It is budget time in Harrisburg. The deadline for approving the state's new spending plan is June 30th. With Republicans in control of the governorship and both houses of the legislature there is resolve to get the job done on time — something that never happened during the Ed Rendell years.
But Republican unity — at the moment — ends with the calendar. Deep divisions are emerging between the decidedly more moderate senate Republican leadership and the conservative-leaning house GOP. The house has sided with Governor Tom Corbett when it comes to holding the line on spending.
You may recall that Pennsylvania faces a $4.5 billion budget deficit and that Governor Corbett has proposed deep spending cuts, especially in education funding, to balance the budget. The governor has said he won't accept any budget that spends more than $27.3 billion, which is the amount the commonwealth expects to have available to spend during the coming fiscal year without raising taxes.
Governor Corbett and Senate Majority Leader Domenic Pileggi (R-Delaware) have had a running feud over taxes. During the campaign last year candidate Corbett pledged "no new taxes." Pileggi said it couldn't be done. Now Governor, Corbett has stuck to his pledge and Pileggi is trying every maneuver he can think of to take more money from the pockets of the state's recession ravaged taxpayers.
Oddly enough, the most recent point of disagreement is a surplus. Revenues over the past couple of months have come in at $506 million more than projected. The free-spending Pileggi wants to increase next year's spend figure by that amount. Corbett and house Republicans are saying no; the improved revenue flow can't be counted on and it would be fiscally irresponsible to increase spending at this time.
This kerfuffle again exposes the degree to which the Senate Republican leadership has yet to get the repeated messages sent by voters that they want the days of profligate spending in Harrisburg to come to an end. Recall it was Senate Republicans who caved into Governor Ed Rendell and provided the votes that passed the bloated budgets that gave us the current massive deficit. House Republicans held firm against the Rendell spending spree only to be sold out by the colleagues in the upper chamber.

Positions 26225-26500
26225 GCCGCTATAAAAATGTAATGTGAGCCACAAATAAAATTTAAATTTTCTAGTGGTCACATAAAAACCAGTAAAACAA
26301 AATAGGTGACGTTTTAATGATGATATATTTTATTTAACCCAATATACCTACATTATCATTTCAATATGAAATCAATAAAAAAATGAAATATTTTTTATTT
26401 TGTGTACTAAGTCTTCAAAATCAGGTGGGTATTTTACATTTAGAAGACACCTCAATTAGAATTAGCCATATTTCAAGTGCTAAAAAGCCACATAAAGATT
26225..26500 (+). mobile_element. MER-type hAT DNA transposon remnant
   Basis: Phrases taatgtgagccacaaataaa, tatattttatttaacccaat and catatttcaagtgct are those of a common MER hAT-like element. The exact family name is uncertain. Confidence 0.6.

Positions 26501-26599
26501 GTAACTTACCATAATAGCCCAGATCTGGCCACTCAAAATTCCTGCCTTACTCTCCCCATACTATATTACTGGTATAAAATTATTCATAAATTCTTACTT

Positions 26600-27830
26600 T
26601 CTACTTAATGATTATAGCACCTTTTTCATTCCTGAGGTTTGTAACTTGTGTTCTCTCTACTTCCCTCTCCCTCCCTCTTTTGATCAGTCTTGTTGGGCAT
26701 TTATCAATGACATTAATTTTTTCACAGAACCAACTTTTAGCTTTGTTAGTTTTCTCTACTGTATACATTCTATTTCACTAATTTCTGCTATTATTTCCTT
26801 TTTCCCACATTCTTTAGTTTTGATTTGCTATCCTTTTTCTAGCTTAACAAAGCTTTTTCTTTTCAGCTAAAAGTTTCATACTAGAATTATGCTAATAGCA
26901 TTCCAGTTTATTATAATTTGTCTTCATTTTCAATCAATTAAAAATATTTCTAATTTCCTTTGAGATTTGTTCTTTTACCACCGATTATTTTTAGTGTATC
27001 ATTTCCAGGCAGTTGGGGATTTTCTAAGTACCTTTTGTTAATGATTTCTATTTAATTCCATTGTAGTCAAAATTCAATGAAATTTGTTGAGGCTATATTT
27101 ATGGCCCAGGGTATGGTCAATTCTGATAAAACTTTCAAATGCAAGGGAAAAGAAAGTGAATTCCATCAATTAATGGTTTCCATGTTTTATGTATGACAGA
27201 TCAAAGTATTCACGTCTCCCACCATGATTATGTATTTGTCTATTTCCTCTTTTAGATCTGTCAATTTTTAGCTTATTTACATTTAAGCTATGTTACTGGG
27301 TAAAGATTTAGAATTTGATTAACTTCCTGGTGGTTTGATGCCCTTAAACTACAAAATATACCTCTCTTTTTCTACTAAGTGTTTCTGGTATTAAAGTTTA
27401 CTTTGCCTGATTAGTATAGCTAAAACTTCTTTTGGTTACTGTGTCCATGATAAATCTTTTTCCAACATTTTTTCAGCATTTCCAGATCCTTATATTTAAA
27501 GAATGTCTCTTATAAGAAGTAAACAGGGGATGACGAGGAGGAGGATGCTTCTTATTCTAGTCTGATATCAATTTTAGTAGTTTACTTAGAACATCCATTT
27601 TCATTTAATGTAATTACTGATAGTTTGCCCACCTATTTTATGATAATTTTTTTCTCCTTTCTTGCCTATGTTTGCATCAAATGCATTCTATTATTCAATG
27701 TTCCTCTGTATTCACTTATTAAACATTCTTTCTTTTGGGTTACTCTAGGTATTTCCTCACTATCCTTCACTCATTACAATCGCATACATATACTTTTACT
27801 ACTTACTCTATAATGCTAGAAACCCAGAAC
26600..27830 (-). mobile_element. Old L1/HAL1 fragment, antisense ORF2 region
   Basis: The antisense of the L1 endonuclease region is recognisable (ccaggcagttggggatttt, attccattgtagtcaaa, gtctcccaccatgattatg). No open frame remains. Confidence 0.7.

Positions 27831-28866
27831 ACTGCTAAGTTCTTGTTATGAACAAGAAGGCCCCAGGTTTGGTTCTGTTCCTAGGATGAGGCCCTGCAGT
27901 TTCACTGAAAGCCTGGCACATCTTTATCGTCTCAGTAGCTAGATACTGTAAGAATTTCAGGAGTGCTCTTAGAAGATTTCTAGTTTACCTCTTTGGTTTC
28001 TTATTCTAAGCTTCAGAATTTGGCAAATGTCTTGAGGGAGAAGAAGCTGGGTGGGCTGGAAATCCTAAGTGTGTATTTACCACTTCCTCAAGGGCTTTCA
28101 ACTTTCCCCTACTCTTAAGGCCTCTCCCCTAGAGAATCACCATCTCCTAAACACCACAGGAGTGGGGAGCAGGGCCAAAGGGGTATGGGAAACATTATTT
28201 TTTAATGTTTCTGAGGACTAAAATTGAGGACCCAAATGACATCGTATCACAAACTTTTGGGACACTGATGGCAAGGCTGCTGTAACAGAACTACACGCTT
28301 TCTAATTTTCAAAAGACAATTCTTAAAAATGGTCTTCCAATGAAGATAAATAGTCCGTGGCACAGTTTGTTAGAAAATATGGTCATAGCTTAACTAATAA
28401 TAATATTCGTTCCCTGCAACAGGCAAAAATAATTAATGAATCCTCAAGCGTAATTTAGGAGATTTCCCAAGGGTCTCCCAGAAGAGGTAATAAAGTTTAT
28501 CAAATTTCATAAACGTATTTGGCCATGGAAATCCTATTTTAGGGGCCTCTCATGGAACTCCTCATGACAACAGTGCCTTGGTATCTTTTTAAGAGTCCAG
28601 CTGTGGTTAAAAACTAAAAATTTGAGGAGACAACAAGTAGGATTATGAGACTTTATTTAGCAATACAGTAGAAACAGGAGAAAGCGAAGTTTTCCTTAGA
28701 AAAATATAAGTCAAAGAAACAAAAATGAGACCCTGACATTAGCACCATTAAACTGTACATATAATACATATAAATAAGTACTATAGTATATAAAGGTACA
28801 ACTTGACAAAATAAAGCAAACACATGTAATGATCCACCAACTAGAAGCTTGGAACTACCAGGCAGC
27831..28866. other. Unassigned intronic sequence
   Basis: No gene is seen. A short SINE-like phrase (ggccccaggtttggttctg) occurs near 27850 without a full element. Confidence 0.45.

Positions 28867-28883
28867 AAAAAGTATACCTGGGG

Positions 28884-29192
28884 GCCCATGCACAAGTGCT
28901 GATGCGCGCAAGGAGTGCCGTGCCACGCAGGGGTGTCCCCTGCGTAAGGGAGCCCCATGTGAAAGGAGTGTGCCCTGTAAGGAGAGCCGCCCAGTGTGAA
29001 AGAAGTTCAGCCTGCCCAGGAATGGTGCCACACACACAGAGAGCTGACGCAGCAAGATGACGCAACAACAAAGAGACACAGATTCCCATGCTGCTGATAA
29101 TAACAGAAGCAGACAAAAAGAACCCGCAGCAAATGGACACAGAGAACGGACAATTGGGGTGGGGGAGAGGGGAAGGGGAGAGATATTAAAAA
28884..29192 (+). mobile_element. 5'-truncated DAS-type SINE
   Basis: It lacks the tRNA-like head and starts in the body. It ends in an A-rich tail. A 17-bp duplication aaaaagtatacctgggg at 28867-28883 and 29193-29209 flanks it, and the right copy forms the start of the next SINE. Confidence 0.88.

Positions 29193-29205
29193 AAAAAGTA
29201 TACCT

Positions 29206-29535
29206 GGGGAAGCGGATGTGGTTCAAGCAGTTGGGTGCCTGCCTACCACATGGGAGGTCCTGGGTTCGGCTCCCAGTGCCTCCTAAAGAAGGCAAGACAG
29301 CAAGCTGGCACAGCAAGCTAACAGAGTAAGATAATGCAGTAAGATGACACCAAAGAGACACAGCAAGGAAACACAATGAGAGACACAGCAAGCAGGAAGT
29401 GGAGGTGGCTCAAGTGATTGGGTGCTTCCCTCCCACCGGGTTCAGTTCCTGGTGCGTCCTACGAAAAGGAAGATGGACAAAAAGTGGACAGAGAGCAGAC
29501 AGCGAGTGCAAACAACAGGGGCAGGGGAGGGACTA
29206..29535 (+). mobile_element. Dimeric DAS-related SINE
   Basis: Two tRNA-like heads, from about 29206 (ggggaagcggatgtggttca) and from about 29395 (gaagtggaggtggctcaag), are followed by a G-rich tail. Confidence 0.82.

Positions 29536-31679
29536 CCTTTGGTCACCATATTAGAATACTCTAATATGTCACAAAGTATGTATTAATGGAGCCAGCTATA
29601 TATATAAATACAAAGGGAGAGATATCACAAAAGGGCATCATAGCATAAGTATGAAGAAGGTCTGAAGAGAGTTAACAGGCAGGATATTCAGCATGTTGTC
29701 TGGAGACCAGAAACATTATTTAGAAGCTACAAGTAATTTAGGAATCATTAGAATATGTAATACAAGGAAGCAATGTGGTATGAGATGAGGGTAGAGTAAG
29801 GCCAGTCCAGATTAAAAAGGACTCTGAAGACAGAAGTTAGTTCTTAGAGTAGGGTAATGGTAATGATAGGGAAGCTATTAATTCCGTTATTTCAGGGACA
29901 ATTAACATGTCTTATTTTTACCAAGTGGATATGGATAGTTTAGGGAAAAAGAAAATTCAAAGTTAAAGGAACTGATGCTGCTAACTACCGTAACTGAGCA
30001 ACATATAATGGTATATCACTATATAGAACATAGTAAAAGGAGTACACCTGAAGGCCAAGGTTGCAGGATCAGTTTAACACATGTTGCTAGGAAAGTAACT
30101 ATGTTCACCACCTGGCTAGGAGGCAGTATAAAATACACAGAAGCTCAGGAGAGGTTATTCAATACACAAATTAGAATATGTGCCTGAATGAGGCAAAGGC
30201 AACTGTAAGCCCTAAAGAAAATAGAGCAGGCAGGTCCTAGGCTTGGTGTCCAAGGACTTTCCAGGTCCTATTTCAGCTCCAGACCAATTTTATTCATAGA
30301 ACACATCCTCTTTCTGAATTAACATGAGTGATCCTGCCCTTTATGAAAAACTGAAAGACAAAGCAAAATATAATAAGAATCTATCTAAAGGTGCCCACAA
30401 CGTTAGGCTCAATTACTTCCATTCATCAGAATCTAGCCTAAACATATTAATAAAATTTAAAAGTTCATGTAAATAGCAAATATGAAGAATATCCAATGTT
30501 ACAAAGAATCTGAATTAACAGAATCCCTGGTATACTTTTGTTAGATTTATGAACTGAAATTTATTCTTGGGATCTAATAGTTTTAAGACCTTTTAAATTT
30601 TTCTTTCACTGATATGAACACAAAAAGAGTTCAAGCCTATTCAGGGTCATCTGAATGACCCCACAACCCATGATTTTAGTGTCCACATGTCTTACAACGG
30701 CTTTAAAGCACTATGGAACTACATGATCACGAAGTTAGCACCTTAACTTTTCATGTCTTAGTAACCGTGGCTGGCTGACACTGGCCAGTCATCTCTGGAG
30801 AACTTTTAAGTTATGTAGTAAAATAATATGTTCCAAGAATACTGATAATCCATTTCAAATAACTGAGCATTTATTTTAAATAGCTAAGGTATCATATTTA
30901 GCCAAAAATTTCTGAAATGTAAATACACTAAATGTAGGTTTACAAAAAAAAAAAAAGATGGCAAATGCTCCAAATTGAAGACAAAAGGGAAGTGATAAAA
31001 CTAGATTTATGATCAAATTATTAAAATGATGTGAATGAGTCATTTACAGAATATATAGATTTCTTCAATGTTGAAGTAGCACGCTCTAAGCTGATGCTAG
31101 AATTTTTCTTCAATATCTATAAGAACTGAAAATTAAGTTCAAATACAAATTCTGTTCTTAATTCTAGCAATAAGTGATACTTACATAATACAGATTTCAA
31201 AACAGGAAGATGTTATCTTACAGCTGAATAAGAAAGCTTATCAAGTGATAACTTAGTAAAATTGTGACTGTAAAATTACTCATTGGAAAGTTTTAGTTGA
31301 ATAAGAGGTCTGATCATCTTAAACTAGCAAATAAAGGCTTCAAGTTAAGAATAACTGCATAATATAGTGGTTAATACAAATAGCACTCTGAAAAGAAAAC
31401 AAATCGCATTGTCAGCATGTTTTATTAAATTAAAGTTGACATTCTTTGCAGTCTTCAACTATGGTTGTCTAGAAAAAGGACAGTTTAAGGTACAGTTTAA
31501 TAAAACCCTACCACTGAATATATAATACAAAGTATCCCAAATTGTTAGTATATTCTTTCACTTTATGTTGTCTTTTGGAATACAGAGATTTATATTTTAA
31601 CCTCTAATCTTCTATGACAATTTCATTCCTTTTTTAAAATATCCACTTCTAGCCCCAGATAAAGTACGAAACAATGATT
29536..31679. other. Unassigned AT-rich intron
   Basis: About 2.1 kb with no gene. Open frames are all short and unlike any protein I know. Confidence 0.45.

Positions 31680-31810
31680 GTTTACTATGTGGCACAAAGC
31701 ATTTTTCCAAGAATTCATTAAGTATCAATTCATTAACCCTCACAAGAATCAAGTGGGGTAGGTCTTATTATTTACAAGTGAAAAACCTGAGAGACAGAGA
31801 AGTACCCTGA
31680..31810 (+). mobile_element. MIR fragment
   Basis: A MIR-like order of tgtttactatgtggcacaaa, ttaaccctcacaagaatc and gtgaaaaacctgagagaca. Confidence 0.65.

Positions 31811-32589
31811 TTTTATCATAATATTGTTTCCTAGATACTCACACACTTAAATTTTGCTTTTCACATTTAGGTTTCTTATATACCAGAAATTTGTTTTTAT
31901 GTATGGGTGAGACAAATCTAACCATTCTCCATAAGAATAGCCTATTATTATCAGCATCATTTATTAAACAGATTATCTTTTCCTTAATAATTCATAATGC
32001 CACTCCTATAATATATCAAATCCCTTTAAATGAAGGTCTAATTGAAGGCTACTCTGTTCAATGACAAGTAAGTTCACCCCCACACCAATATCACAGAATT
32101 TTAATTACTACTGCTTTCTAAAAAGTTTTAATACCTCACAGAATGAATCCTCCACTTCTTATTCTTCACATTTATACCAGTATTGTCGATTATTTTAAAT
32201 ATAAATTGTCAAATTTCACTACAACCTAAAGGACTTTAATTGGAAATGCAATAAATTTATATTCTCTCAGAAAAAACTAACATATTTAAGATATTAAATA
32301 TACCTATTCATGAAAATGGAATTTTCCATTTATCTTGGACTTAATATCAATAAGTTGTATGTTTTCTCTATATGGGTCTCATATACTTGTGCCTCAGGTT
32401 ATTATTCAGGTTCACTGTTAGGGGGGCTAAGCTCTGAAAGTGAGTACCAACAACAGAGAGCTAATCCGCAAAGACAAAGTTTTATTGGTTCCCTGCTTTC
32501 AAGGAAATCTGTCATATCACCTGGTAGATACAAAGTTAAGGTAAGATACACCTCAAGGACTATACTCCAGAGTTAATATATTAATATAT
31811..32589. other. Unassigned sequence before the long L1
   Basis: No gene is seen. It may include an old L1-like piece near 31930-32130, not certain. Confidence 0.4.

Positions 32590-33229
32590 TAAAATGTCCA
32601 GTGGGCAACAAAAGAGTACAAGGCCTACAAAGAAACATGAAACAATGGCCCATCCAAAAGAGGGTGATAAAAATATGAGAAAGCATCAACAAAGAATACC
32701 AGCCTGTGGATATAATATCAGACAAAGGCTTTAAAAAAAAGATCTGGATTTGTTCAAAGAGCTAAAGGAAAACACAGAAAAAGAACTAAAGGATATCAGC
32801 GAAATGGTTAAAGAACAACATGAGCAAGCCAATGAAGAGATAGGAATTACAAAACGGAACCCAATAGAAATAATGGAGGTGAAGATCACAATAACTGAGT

All this is happening because the GOP leadership in the senate remains a bastion of old-time pork barrel politics. Despite the fact its current leadership came to power in the wake of voter outrage over the middle-of-the-night pay raise — which dispatched their predecessors into retirement — nothing has really changed in the senate.
There is growing restlessness among the grassroots over the lack of progress in Harrisburg toward enacting a conservative agenda. Conservatives are looking wistfully at New Jersey, Wisconsin, Ohio, Indiana, Virginia and other states where real progress toward reform is being made. Five months into the legislative year next to nothing has been done in Penn's Woods.
The bottleneck is the state senate. On issue after issue the senate is frustrating the conservative agenda. It has yet to pass even a watered down version of Senate Bill # 1, the school choice bill. Senate President Pro Tempore Joseph Scarnati (R-Jefferson) is pushing for a tax on Marcellus Shale drillers — a clear violation of the Corbett no tax pledge. There is general apathy in the state senate toward privatizing the state's liquor stores, a top priority of House Majority Leader Mike Turzai (R-Allegheny). And House Bill # 1, a common sense lawsuit abuse reform that actually passed the legislature during Ed Rendell's term before being met with a gubernatorial veto, is still sitting in a senate committee.
And now, with the budget process entering a critical phase, the senate's GOP leadership once again is sounding more like the Democratic State Committee than a Republican-controlled legislative body. Rather than working with the governor and their colleagues in the house to spend within our means, they are pushing for new taxes and higher spending.
If Scarnati and Pileggi want new taxes and more spending then they should put the matter to a floor vote right now — today. No cutting deals in the back rooms. If you want higher spending, then let's see if your caucus members will put up a recorded vote. That way we the people can find out who is on the side of the taxpayers and who is on the side of the spending interests.
In the meantime, Governor Corbett and the House GOP are standing firm against raising taxes or increasing the spend number. Voters are watching this intramural dispute very closely. Republicans were given control of state government to put a lid on spending — we will soon see if that promise is actually kept.
(Lowman S. Henry is Chairman CEO of the Lincoln Institute and host of the weekly Lincoln Radio Journal. His e-mail address is firstname.lastname@example.org.)
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